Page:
Wolfenstein: The New Order
In a gaming genre dominated by perennial reruns of Call of Duty, Wolfenstein: The New Order dares to be a bit different. Bethesda

In a gaming genre dominated by perennial reruns of Call of Duty, team deathmatch, and dudebros chugging Monster Energy drinks while shrieking during killstreaks, Wolfenstein: The New Order dares to be a bit different.

Wolfenstein: The New Order is set in 1960, fifteen years after the actual culmination of World War 2; the Nazis have overpowered the rest of the world, bringing even the United States under the thumb of the Third Reich.

You still play a lone, powerful American soldier though - BJ Blazcowicz, the usual frontman of the Wolfenstein franchise, is back as the leading man of The New Order. You still get big guns - plenty of them, in fact - and use them to destroy the Nazi Reich. But there’s no “season pass,” no yearly “hype train” to board.

BJ Blazcowicz
BJ Blazcowicz is back as the gun-toting, Nazi-hunting hero. Bethesda

Actually, there’s no multiplayer. At all.

Wolfenstein: The New Order instead focuses solely on the single-player experience, delivering a campaign that easily doubles (if not triples, assuming you’re slow) the play time of games like Call of Duty: Ghosts. That means that the man you play is actually given time to develop as a character (fancy that, FPS developers?) along a forked story path. Or, well, sort of.

One thing The New Order does well is storytelling, even if there’s a lot of squandered potential; at the end of Chapter One, you’re presented with a choice - you choose the fate of two fellow soldiers. This should affect the storyline in a major way, but it ultimately means very little. You get a few different scenes, but that’s about it. Most of the levels and the main story remain unchanged, which diminishes the impact your choice really has.

That’s telling of the entire game, though - someone dies, something explodes, and BJ just goes right on back to shooting Nazis. At least he’s true to his character - an elite soldier who exists to kill Nazis, after all - but it was a real chance to show a more human aspect of Blazcowicz. Instead, Blazcowicz keeps most of his thoughts to himself, spoken in short inner monologues that comment on what’s transpiring around him. Sometimes, he’s actually kind of funny (upon lifting a very light dumbbell: “Yeah, you still got it old man”).

What’s happening in the world of Nazi rule is far more interesting than the standard FPS fare of deserts and jungles; Wolfenstein: The New Order’s world sports an oppressive, brutalist architectural structure with possible art deco and neo-baroque hints. This is especially apparent in the game’s rendition of Berlin, designed to be an imposing fortress city with “concrete for miles.”

Nazi Germany
Nazi Germany is strikingly portrayed in the new title. Bethesda

Berlin is not the only area where Nazi oppression is apparent; Wolfenstein: The New Order takes a semi-risky human angle with a chapter in a concentration camp nestled in the north of Croatia (likely a representation of Jasenovac). You enter as Blazcowicz and see some of the camp through a prisoner’s eyes, bearing witness to slain prisoners’ bodies piled unceremoniously in a corner. Unfortunately, most of the chapter revolves around Blazcowicz escaping, without much depth into the prisoners’ stories or life in the camp. Still, it’s good to see that developer MachineGames didn’t shy away from some of the realities of the Nazi regime.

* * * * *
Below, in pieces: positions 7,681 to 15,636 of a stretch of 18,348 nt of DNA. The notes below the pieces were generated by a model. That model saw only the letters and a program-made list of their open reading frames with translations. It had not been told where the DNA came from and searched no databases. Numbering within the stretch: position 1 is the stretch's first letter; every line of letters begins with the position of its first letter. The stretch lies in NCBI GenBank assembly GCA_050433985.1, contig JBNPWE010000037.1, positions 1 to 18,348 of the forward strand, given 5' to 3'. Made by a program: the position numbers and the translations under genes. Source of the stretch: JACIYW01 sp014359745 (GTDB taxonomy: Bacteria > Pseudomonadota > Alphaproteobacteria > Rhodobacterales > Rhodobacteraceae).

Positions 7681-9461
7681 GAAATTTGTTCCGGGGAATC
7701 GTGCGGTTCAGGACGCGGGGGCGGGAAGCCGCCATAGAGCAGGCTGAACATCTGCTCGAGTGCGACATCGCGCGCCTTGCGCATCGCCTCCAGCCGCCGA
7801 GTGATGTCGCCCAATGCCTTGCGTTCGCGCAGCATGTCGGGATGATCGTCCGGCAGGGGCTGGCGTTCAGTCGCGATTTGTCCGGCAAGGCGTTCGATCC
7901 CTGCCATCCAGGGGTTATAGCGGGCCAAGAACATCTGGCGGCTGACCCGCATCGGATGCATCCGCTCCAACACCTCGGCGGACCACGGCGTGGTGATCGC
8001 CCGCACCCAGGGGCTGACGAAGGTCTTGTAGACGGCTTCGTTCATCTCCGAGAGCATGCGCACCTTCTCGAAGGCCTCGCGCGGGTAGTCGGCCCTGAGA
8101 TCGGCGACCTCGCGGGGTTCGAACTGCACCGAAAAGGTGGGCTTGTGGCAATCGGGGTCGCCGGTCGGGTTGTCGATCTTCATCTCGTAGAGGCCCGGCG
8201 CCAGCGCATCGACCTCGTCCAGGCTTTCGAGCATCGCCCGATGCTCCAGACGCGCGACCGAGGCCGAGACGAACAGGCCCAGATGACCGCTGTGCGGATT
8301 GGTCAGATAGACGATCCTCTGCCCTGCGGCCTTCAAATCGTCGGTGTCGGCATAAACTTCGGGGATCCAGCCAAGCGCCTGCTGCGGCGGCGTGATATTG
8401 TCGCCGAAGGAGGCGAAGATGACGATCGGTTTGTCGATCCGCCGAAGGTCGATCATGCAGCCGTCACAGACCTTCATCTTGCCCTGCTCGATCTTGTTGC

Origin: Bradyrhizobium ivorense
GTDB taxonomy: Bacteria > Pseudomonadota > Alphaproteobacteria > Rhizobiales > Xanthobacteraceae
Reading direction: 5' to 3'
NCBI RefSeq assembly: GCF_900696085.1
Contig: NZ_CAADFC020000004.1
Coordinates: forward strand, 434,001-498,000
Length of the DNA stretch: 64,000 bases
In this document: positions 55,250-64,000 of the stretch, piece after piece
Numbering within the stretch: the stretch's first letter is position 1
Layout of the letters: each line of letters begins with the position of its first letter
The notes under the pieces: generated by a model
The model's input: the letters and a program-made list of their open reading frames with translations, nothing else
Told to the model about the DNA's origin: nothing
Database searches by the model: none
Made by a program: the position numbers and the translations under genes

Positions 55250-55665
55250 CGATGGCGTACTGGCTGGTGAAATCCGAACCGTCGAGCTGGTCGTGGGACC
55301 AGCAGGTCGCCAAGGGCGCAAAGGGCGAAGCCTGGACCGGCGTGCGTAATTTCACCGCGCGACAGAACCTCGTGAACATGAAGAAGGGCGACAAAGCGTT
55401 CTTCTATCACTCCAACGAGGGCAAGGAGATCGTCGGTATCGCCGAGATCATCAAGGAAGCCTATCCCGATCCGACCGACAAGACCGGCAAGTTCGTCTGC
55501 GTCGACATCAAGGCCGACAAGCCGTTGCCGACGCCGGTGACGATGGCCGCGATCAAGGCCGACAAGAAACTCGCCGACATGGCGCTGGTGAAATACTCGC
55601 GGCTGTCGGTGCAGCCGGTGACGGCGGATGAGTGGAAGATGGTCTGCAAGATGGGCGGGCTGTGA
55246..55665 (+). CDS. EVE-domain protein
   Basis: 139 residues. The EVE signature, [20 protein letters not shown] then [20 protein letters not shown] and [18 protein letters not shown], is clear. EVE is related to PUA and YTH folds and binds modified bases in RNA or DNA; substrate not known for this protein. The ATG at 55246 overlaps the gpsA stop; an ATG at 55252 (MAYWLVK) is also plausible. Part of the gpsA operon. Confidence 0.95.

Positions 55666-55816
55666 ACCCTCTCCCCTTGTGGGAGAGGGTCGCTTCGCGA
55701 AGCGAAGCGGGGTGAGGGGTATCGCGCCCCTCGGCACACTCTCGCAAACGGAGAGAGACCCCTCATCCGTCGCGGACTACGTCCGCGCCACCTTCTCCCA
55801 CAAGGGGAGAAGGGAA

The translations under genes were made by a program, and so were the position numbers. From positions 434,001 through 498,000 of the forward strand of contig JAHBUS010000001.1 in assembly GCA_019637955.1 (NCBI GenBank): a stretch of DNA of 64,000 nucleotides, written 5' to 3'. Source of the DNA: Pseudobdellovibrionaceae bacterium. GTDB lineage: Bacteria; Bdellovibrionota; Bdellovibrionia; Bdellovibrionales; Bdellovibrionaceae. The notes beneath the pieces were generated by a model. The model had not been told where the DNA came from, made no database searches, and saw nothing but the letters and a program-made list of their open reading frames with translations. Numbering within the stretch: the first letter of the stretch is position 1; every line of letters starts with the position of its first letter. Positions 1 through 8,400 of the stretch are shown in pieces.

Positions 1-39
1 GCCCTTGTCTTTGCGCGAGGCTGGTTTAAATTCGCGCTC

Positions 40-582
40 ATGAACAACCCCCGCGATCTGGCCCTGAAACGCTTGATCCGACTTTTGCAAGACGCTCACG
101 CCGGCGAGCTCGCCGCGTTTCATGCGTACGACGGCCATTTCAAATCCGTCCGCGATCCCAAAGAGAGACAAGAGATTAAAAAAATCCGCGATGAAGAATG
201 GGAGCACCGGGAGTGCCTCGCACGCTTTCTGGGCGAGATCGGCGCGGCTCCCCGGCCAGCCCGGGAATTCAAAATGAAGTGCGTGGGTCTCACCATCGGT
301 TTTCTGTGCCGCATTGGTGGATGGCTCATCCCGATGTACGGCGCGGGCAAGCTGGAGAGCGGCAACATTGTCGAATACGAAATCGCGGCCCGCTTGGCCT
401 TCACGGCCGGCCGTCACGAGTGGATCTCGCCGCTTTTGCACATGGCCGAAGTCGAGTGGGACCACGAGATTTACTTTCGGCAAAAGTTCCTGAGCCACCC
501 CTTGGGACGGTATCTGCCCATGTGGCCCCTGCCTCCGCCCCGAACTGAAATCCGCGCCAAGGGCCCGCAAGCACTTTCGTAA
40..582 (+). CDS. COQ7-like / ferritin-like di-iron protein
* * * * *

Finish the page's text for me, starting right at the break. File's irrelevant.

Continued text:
Underneath all of this lies a solid, action-driven shooter that stacks up against anything in the genre. Blazcowicz isn’t limited by the two-gun arsenal (primary weapon and sidearm) that plagues most modern shooters - if you can pick it up, you usually get to keep it. What’s more, you can usually dual wield it as well, which leads to ridiculous runs where you can tear through a Nazi squad with two semi-automatic shotguns after loading up on health bonuses.

Lots of guns
There's no limit to how many weapons you can carry, which makes for some ridiculous scenes. Bethesda

That doesn’t mean that our hero is unstoppable, nor does he have magic healing powers (looking at you, Call of Duty); Wolfenstein: The New Order returns to the original formula of health packs and armor power-ups. Health will regenerate slightly, but cowering in a corner for ten seconds won’t bring Blazcowicz to full health. It’s a welcome change of pace that brings health management to a genre otherwise filled with veritable Wolverines.

Stealth compounds this need for mostly-smart play; often, Blazcowicz will face a platoon on its own, with a commander or two in tow. You can either deal with it like a moron with a deathwish and shoot at the first man you see, alarming the other troops and bringing reinforcements to your location, or you can quietly creep behind the commanders and silence them without their troops knowing any better.

Nazi hunting
You can stealthily sneak around levels with your knife to avoid alerting enemy troops. Bethesda

Bottom line: Are you looking for a first person shooter that explores some powerful themes and a bit of old-school ridiculousness? Do you want a long single-player experience? Wolfenstein: The New Order delivers everything reasonably expected from a modern FPS, with a few story variations and occasional snippets of comedy.

And there’s a character named “J,” a young left-handed, black American guitarist who is part of the resistance group - an obvious nod to Jimi Hendrix. How can you not like that?

The gameplay won’t shock or educate you, and there’s no multiplayer to keep you invested in the game after the campaign’s over. But what is there is worth a playthrough.

Rating: B

Wolfenstein: The New Order was provided as a review copy on Steam. The game is also available for Xbox 360, Xbox One, PS3, and PS4.